Tuesday, May 01, 2007

Paranoia in the west

This is fun. You know how much the developed world is scared of the developing world when you read articles where people start comparing entrance exam question papers between countries to check how competitive their exams are.

UK's Royal Society of Chemistry got pretty paranoiac after seeing a Chinese pre-campus Maths people and floated a challenge to people in UK. They've even compared their own maths entrance puzzles versus the ones in China and have come to the conclusion that they are falling behind. I couldn't stop smiling reading the whole thing. [Courtesy: BBC]

I think this is plain paranoia. For one thing, the way people get taught in developing and developed worlds is totally different, and I presume China isn't very different from India. I remember solving far more difficult questions in standard XII. The other experience I had was when attempting Maths questions in the IAS exam where I didn't accomplish anything other than counting cobwebs in the room. The difference in learning between the west and India is: we learn to solve the problem, and the same problem appears in the so-called 'exam' where they are supposed to test our skills. In effect, we mug the solution instead of learning how to actually solve the problem.

That said, I think what the west has to be really worried about is not the quality of questions in our (say India and China) syllabus, but the effort students put in to get into universities, and how hard-work is just wired into our routine. Unlike in the west where education in a good university could be attained with some effort, we pretty much need to mortgage our life to get into one of these prominent universities - and that teaches us the 'survival instincts' that make us quite competitive.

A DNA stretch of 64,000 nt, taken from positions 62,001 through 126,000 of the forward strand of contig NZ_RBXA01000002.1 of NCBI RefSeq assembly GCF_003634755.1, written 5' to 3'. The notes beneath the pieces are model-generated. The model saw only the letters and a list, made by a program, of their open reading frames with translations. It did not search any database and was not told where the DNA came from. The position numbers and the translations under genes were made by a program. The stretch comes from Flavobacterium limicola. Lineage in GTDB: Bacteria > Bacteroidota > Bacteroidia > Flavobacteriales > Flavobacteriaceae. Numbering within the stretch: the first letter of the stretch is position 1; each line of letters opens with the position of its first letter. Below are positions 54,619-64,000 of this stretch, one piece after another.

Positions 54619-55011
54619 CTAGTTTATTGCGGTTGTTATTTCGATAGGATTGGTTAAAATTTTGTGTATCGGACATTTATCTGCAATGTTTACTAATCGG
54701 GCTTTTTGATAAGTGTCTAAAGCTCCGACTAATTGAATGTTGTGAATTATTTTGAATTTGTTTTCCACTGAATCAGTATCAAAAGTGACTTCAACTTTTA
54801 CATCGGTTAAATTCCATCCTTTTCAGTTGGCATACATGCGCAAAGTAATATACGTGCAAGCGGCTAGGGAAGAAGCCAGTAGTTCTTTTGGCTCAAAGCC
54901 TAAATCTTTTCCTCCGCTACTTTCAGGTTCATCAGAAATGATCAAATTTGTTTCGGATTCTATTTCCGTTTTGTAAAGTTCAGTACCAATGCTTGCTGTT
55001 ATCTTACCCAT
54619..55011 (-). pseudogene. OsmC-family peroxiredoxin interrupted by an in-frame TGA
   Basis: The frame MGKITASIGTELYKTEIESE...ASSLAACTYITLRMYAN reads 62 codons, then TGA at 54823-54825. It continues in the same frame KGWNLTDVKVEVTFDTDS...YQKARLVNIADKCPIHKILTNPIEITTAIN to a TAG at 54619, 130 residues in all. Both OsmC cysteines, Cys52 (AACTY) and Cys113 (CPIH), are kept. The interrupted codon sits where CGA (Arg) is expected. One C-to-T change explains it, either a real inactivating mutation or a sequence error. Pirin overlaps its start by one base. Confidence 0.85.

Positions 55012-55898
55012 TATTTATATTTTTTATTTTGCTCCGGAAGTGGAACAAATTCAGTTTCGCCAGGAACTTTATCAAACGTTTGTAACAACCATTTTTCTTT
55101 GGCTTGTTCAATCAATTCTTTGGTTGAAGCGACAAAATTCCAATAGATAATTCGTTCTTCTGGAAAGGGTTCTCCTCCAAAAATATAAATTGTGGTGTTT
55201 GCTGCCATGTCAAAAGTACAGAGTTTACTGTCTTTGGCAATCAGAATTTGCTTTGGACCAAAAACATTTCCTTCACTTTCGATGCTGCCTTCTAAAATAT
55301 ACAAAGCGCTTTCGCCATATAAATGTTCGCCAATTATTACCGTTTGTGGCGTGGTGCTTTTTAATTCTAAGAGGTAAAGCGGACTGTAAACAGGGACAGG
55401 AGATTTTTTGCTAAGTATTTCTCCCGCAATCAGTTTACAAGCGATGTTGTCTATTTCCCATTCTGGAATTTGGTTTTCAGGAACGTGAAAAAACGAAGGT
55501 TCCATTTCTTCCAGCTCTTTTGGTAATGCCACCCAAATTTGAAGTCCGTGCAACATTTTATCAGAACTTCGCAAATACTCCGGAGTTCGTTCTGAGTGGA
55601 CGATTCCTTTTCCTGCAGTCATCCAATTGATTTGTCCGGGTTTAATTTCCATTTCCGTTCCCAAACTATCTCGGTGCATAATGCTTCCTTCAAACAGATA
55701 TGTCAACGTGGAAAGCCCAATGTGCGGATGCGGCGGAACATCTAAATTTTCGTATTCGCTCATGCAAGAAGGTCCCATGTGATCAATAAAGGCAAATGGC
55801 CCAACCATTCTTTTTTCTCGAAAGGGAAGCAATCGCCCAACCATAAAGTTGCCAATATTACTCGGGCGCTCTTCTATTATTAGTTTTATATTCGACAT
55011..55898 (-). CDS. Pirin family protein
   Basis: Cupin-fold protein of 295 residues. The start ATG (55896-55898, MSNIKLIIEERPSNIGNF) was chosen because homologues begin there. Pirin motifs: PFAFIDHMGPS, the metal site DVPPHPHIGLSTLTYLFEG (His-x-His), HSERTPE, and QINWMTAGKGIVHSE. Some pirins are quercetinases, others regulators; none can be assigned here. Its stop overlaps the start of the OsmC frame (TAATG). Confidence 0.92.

This bout of paranoia is very similar to a chat I was having with a museum curator a couple of weeks ago in New York. The discussion veered towards outsourcing after he found that I hailed from India, and he said 'you guys are doing a great job and are pretty successful'. I spoke about our how our low cost of operation helps, and he retorted 'Apart from low-cost I think you Indians excel because the genius is in your genes, and you guys are like born smarter. Like Jews.'

I couldn't help smiling. I didn't retort because, I admit, it was too tempting not to accept that sort of a compliment. If that is the general impression, amen!


At Tuesday, May 01, 2007 10:00:00 PM, Blogger Vivek Malewar said...

The "falling behind" at undergraduate level gets compensated in post-graduate/doctorate level. The univs of the west gets to excel far more than Indian univs at post-grad level ... of course there are other reasons for that.

I don't think these guys need to panic :)

At Wednesday, May 02, 2007 4:02:00 AM, Blogger Govar said...

They don't have to panic, but they do need to worry - quite a bit since we have a huge crowd and even some of them being good is a significant threat.

At Wednesday, May 02, 2007 2:09:00 PM, Blogger Kavi said...

Yes teaching styles are different. So are learning styles. And i guess that is influenced by our 'survival instincts' as you point out and by a culture of giving a great deal of importance to education. Kind of education being the end by itself !

If we understand and see it as being a means to an end, i guess we could be a lot 'smarter' :)


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